The Douglas Aircraft Company, Inc. presents The A4D “Skyhawk,” a late 1950s or early 1960s promotional/sales film on the production, maintenance, and features of the A4D Skyhawk (also known as the DA101). The film opens with a shot of a hawk perched on a rock, then of it flying through the air. Douglas A4D Skyhawks fly through the sky (00:48). The attack bombers sit idle at an airstrip (01:34). A Skyhawk lands on an aircraft carrier, carrying a large bomb. The film shows the design sketches of the Skyhawk (02:40). A man works on the aircraft’s fuselage (02:54). The film then shows the Skyhawk’s cockpit; men work on the construction of the cockpit (03:12). Footage shows the attaching of the plane’s wings and landing gear to the fuselage. A set of wings are lowered in a production warehouse (04:09). Viewers are shown the attachment hardware for carrying ordinance. The A4D is tested for landing gear retraction. Men lower the pilot seat into a Skyhawk’s cockpit (05:42); footage shows ejection testing of the seat. A Skyhawk is towed out of a hanger (06:11). The payload and weapons that can be used by the Skyhawk are laid out on the ground in front of the aircraft (06:40); the film then shows where the bombs, rockets, and guns go on the ship. A Skyhawk lands on a runway (07:37). Men attach a fuel tank underneath the Skyhawk. A Skyhawk refuels inflight behind a tanker aircraft (08:25). Four Skyhawks fly over coastal terrain. A graph shows the maintenance of the Skyhawk, which has a high operational time and a limited manpower requirement for maintenance. Men work on repairs of an A4D (10:50). A J-65 Turbojet Engine is fitted into the plane (11:37). Two A4Ds take off from a runway at an airstrip (13:22); a Skyhawk takes off from an aircraft carrier. Rockets are fired from an A4D (14:46). A Skyhawk maneuvers in the sky then delivers a payload on a target in a desert (15:11). The film ends with a montage of footage of the planes being produced at a production facility, lined up at an airstrip, flying over mountains, refueling, dropping payloads, taking off from aircraft carriers, and flying in formation.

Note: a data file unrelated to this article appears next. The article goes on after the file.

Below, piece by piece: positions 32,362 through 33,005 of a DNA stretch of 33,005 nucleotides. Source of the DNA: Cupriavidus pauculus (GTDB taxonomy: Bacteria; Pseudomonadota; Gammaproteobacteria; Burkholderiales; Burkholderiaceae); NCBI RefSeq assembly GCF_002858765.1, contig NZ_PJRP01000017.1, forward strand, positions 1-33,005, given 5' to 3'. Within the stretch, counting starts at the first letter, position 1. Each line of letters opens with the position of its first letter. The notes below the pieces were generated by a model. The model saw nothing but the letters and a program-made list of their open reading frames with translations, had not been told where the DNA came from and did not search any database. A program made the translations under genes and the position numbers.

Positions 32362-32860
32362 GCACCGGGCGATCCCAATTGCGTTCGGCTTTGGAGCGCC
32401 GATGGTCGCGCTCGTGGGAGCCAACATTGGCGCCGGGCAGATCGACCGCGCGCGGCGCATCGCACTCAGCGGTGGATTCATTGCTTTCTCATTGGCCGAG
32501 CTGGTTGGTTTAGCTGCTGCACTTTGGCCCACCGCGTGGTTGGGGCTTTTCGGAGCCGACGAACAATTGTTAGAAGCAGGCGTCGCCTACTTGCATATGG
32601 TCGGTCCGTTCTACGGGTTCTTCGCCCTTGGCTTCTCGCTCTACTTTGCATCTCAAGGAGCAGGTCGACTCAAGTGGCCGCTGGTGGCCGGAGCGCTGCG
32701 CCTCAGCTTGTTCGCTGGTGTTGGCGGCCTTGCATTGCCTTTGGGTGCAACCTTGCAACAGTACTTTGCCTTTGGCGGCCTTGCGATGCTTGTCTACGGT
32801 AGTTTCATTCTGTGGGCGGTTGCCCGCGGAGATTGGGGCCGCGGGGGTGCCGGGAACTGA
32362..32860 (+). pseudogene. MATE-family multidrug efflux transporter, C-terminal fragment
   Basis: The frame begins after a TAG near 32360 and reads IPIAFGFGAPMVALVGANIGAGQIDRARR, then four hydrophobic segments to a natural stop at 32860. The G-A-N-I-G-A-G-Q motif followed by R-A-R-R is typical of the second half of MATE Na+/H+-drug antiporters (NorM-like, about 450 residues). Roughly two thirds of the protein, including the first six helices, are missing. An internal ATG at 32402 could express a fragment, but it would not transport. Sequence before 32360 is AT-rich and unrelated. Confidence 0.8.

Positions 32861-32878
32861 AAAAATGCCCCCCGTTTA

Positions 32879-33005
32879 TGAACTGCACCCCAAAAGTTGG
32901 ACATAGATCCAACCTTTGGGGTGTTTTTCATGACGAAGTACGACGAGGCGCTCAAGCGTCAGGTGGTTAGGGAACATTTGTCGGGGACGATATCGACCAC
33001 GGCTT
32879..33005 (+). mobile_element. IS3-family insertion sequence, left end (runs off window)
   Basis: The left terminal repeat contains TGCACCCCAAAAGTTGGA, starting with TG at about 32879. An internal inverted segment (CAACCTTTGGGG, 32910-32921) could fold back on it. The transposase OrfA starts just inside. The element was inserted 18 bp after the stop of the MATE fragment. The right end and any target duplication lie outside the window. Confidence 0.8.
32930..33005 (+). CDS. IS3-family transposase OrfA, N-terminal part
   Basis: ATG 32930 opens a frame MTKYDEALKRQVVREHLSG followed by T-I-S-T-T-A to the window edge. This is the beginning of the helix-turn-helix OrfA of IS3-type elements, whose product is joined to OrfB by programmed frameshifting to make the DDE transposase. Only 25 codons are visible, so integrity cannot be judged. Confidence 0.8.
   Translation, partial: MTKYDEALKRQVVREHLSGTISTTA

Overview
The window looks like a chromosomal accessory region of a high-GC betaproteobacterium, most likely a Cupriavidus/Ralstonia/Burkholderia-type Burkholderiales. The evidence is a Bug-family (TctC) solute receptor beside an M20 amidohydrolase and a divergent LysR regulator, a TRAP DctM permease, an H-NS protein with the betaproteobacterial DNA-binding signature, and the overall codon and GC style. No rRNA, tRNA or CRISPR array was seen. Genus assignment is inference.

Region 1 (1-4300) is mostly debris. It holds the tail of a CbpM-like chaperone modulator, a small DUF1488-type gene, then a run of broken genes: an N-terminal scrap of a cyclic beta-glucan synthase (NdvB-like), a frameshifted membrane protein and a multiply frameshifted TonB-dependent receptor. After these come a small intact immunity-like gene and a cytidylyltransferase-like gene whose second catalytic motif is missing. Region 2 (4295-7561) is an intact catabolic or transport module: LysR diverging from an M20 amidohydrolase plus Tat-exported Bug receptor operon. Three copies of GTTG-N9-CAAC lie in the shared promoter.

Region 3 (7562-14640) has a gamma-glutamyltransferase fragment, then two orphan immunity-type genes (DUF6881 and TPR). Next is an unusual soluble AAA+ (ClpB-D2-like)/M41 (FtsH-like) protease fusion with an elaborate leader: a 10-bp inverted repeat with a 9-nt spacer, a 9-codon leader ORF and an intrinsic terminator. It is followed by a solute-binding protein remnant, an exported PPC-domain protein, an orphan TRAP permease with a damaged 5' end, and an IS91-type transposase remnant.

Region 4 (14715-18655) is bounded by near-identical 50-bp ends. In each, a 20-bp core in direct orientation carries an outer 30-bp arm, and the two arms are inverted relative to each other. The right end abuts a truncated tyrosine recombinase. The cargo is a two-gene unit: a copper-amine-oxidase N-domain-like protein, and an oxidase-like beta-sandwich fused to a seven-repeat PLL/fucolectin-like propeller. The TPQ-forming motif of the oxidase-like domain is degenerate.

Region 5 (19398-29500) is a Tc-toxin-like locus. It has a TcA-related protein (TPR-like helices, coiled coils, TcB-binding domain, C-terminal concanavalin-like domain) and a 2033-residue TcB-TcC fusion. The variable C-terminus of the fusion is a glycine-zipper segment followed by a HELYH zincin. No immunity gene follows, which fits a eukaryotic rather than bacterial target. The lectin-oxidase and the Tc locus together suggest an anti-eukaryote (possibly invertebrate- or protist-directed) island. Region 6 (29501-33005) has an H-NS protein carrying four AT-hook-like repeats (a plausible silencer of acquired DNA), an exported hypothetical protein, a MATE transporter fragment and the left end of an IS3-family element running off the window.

The Douglas A-4 Skyhawk is a single seat subsonic carrier-capable attack aircraft developed for the United States Navy and United States Marine Corps in the early 1950s. The delta winged, single turbojet engined Skyhawk was designed and produced by Douglas Aircraft Company, and later by McDonnell Douglas. It was originally designated A4D under the U.S. Navy’s pre-1962 designation system.

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